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Heart Disease, Strokes Are Growing Global Problems

Once considered concerns mostly for the West, both killers are becoming more common in developing nations, U.N. study says.

October 18, 2002|Thomas H. Maugh II | Times Staff Writer

Heart disease and stroke, long considered diseases of industrialized nations, are making major inroads throughout the rest of the world as well, killing as many as 12 million people prematurely each year, according to the World Health Organization.

But that death toll could be halved in as little as five years through a combination of simple, cost-effective national actions -- such as lowering the amount of salt in processed foods and increasing tobacco taxes -- and the widespread use of inexpensive drugs, according to a WHO report to be issued this month.

If such actions are not taken, the number of premature deaths will increase 25% by 2010, the study says.

"The world once thought of cardiovascular disease as a Western problem, but clearly that is not the case," said Dr. Anthony Rodgers of the University of Auckland in New Zealand, one of the report's primary authors. "We are seeing that conditions like high blood pressure and high cholesterol are much more prominent in developing countries than previously thought, and contribute significantly to their overall disease burden."

Building on research during the last decade, the report concluded that high blood pressure and cholesterol levels are responsible for as much as 75% of cardiovascular disease, far higher than the one-third to one-half previously thought.

Obesity, inactive lifestyles, tobacco use and low fruit and vegetable consumption are also important factors.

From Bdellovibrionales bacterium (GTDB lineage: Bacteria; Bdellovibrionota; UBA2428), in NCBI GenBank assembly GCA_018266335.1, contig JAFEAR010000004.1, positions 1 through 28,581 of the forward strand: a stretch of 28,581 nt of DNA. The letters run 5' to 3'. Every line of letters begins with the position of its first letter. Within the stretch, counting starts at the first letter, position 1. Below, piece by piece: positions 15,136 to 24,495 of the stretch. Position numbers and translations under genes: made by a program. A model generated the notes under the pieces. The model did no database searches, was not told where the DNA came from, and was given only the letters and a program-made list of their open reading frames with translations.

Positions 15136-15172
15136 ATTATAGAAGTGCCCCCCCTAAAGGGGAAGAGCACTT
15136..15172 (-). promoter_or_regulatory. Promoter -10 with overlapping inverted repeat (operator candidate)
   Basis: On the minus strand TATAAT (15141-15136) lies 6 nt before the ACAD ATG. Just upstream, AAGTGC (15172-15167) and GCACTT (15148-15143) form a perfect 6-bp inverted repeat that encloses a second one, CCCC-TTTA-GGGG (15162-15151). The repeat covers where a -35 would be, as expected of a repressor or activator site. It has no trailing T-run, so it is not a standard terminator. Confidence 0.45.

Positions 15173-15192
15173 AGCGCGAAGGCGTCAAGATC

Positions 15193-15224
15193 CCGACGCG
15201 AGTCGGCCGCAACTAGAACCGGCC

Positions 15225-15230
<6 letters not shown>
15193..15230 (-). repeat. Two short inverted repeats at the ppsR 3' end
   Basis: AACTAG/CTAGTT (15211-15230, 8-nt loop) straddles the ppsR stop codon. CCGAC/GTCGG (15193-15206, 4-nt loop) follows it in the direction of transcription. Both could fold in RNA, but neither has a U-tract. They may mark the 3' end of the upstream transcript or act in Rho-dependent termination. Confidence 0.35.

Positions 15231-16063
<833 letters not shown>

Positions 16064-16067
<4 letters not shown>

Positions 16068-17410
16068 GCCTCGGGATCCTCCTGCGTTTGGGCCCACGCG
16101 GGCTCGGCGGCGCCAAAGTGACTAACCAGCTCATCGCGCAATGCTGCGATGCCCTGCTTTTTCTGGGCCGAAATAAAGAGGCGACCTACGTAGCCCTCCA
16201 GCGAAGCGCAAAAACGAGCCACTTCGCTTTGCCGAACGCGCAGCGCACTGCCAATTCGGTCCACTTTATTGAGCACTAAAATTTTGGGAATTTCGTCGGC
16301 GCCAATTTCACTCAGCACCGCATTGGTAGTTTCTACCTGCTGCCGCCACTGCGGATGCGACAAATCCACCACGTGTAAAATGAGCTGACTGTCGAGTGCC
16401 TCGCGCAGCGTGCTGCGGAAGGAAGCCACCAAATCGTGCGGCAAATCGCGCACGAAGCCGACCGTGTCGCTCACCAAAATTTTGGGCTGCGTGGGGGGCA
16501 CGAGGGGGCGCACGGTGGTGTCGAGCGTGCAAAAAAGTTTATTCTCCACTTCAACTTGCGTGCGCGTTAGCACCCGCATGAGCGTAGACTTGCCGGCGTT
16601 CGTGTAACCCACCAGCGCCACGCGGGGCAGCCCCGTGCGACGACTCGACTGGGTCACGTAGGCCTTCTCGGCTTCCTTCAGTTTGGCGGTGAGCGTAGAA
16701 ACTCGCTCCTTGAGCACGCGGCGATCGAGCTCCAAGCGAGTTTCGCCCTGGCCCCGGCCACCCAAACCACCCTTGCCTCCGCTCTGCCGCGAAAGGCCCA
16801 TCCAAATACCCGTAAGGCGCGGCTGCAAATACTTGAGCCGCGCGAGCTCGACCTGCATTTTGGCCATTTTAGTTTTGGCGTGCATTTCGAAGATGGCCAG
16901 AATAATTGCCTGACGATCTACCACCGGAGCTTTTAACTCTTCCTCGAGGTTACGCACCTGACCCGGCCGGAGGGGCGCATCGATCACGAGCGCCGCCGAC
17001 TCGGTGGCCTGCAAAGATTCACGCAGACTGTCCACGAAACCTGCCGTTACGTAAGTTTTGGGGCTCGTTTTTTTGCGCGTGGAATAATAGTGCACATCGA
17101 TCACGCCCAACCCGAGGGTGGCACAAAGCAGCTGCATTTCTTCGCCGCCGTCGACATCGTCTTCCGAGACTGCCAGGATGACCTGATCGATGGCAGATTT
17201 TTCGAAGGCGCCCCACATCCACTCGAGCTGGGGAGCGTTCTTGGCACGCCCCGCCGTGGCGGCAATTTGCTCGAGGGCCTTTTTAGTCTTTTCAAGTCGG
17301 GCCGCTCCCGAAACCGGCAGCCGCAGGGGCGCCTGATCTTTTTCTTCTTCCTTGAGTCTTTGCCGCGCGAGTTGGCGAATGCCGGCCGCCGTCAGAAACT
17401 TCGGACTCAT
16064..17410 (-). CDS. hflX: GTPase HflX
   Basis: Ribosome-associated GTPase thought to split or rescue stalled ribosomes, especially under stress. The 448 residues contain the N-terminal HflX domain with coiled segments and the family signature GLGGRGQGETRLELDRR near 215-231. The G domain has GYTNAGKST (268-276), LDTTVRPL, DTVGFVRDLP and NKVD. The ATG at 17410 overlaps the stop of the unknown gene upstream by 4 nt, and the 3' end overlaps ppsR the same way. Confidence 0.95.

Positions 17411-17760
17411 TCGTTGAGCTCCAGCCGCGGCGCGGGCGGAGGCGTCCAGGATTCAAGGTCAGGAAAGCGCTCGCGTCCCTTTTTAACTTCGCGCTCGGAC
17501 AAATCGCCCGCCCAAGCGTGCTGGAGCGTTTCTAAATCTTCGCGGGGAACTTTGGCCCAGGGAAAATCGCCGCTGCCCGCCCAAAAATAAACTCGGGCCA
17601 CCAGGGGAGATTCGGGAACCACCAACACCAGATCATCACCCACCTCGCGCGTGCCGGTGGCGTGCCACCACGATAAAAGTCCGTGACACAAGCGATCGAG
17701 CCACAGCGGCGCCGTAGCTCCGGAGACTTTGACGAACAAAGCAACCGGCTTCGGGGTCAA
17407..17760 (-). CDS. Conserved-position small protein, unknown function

High blood pressure is a particular problem.

"The global disease burden due to blood pressure is twice as much as was previously thought," said Dr. Gro Harlem Brundtland, director general of WHO.

Overall, 10% to 30% of adults in almost all countries suffer from high blood pressure, the report said, and an additional 50% to 60% would be in better health if they lowered their blood pressure. Even small reductions in blood pressure would reduce their heart attack and stroke risk, Rodgers said. A similar pattern occurs for cholesterol as well, he added.

That problem could be attacked immediately with a regimen of three drugs: aspirin, cholesterol-lowering drugs called statins, and blood pressure drugs called diuretics and beta-blockers. Such a regimen could be made widely available for as little as $14 per year per person, according to the report.

"This drug combination could cut death and disability rates from cardiovascular disease by more than 50% among people at risk," said Dr. Christopher Murray, executive director of WHO's Cluster on Evidence and Information Policy. "More people at high risk for cardiovascular disease should start taking the combination now, before they have heart attacks and strokes."

"Even $14 is too much for many countries now, however," Rodgers said, and there are other approaches that should be given the highest priority. Most critical is the reduction of fat and, especially, salt in processed foods. Levels of both are much too high in the cheapest foods, which are what the urban poor subsist on.

The report notes that bread and crackers are commonly about 50% as salty as sea water, many breakfast cereals are as salty, and soups are often three times as salty.

"That comparison really brought it home to me that you don't have to eat that much to get a really high salt intake in the diet," Rodgers said. Most people get 75% of their salt from processed foods.

If governments could get food manufacturers to reduce salt content by 5% per year for five years, he said, people would never notice the change in taste and "it could bring surprisingly large benefits across the population."

Rodgers cited the case of Japan which, in the late 1960s, "had extraordinarily high levels of salt intake and the highest stroke rates the world has ever seen." The government convinced food processors to reduce salt levels and instituted other blood pressure measures, and the stroke rate has dropped by 80%.

"That's quite an extraordinary success story," he said.

Another easy way to increase cardiovascular health is to raise tobacco taxes.

"A $7 pack of cigarettes will go a long way toward persuading smokers to quit and nonsmokers not to start," Murray said.

Such approaches "are very inexpensive, so that even countries with limited health budgets can implement them and cut their cardiovascular disease rate by 50%," said Dr. Derek Yach, executive director of WHO's Cluster on Noncommunicable Diseases and Mental Health.

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